The Daily Californian Online

Lawrence Hall of Science to open new satellite center in Vallejo

By Courtney Moulds
Daily Cal Staff Writer
Thursday, April 28, 2011
Category: News > University > Research and Ideas

UC Berkeley's Lawrence Hall of Science plans to open a new satellite center May 5 in Vallejo in an effort to provide more science education directly to communities in Solano County.

The center - located at the Norman C. King South Vallejo Community Center in Vallejo - will open the "Inventor's Lab" to the public next Thursday and will provide youth with different types of gears and tools to meet certain challenges, such as using solar energy to make appliances called kinetic sculptures. On June 25, the lab will extend its hours and include workshops for groups that wish to participate in them.

According to Janet Noe, director of marketing and communications for the Lawrence Hall of Science, research conducted a few years ago demonstrated that both Solano and Sonoma counties "were not particularly well served in terms of having a lot of available science and math programs outside of school."

Though plans on how to outreach to Sonoma County have yet to be finalized, the center in Vallejo was selected to not only build community, but also to make science topics more accessible in Solano County, according to Noe.

"We don't have a tech museum and a planetarium," said Chairman of the Vallejo Youth Commission Ruscal Cayangyang.

The Gordon and Betty Moore Foundation has stated it will be funding the program for the next two years, but the hope is that the program will be self-sustainable after funding runs out. Noe said fundraising efforts to try to make the program self-sustainable by that time will begin as soon as the center is opened.

According to Director of Community and Visitor Programs at the Lawrence Hall of Science Gretchen Walker, the foundation approached the Lawrence Hall of Science to offer to fund the program. Walker and her team then developed the program to be implemented in Vallejo starting in January, when grant money was received.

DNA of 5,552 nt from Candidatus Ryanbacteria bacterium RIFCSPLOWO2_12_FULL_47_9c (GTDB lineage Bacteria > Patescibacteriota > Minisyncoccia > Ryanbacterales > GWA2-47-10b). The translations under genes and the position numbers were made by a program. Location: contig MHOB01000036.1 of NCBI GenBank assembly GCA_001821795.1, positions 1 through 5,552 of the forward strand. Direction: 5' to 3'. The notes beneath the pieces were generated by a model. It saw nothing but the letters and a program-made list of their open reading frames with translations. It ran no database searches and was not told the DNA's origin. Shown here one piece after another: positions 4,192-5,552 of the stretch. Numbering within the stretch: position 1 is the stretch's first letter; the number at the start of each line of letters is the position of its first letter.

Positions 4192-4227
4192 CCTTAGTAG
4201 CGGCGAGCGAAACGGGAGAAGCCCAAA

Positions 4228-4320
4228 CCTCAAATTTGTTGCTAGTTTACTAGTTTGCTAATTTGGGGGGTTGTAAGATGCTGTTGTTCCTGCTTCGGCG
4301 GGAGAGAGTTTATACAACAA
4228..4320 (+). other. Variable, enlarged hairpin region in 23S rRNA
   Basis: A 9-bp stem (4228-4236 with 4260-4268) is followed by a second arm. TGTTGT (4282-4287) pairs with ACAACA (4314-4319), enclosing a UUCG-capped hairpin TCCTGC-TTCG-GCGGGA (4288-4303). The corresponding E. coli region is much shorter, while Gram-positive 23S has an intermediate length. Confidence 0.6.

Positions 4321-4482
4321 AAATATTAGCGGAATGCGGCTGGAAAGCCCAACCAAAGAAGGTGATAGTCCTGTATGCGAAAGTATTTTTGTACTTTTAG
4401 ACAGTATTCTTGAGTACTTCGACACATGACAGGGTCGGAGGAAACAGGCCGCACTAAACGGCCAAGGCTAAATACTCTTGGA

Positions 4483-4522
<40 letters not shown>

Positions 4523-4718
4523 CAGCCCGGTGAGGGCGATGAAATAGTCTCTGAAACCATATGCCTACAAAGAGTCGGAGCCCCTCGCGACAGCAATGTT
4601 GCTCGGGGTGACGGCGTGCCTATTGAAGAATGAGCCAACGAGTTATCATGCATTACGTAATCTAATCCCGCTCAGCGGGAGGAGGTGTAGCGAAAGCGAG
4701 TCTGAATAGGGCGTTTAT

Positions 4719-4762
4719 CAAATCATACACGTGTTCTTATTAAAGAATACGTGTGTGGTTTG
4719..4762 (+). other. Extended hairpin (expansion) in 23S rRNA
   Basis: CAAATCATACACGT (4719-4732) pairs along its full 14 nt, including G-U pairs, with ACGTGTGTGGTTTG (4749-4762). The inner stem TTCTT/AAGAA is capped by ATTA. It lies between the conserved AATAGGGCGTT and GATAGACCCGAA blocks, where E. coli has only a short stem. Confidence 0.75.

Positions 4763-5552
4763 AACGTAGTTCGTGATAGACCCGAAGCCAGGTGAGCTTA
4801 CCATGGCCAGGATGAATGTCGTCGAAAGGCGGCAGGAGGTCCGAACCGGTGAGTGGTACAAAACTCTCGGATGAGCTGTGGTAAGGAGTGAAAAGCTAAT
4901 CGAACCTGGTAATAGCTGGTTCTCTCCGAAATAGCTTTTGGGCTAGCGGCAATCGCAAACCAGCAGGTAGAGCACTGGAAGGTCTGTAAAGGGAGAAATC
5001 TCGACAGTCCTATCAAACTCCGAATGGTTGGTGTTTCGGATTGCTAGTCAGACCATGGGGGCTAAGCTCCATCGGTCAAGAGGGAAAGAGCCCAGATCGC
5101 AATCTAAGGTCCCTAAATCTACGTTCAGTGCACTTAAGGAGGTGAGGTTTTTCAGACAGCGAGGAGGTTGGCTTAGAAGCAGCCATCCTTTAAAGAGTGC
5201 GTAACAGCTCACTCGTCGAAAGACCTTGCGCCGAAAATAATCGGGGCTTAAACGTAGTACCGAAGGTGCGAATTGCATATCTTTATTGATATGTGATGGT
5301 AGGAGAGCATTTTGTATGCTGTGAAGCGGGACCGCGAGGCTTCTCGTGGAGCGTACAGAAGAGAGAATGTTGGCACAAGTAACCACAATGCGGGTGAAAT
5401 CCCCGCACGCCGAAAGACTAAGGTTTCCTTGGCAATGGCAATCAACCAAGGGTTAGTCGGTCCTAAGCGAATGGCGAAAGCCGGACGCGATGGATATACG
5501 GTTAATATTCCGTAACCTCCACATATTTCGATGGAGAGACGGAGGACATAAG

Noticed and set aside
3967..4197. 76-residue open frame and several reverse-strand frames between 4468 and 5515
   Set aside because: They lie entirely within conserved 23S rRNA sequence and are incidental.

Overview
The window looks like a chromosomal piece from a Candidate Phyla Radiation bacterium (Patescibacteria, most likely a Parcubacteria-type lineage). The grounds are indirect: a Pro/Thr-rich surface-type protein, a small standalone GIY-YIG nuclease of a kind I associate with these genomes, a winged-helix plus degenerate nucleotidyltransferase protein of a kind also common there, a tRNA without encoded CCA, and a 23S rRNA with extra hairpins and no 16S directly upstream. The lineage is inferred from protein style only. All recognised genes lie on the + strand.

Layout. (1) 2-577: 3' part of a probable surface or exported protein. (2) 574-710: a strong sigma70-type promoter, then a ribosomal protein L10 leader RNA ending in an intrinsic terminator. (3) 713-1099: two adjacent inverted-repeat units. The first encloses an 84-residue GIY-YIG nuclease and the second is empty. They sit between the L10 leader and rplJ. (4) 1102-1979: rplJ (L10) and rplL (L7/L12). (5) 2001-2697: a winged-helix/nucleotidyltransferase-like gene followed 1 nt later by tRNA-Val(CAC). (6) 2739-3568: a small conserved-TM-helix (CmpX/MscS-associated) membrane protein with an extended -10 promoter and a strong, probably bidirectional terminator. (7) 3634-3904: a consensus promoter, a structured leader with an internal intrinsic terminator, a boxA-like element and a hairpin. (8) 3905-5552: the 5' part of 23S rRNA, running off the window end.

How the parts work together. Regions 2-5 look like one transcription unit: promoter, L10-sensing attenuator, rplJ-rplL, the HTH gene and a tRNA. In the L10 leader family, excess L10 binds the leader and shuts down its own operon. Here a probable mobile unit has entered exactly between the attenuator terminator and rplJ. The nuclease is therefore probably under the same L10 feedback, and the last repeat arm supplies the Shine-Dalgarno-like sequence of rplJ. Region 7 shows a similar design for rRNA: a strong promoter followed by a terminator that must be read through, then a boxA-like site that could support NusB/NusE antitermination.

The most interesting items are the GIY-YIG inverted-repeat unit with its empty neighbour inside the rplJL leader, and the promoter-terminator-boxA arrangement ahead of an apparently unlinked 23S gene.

"What we're hoping is that it will serve as an inspiration to young people and help them see themselves as someone who can do science," she said.

According to Noe, the center will simulate the Ingenuity Lab currently featured at the Lawrence Hall of Science, in which children can design and test their own creations.

"One of the things we know is that kids learn science best by actually doing activities," Noe said.

Beginning June 25, the center will be open Monday through Friday to the public. In addition to drop-ins, community groups will be able to register for workshops at the site.

In September, the center will begin offering field trips and professional development workshops to school-aged groups and teachers respectively. Program coordinators will use the workshops in hopes that they will allow teachers and other educators to borrow materials for use outside the center.

Vallejo's Assistant City Manager Craig Whittom said the development of the satellite center is consistent with the city's expansion of educational facilities and opportunities.

In the past five to 10 years, the city has tried to expand educational opportunities to its community members he said.

"Vallejo has a diverse community, we have a growing education tradition, and I think that this kind of adds to this emphasis on education that our city council and community leaders are focused on," he said.

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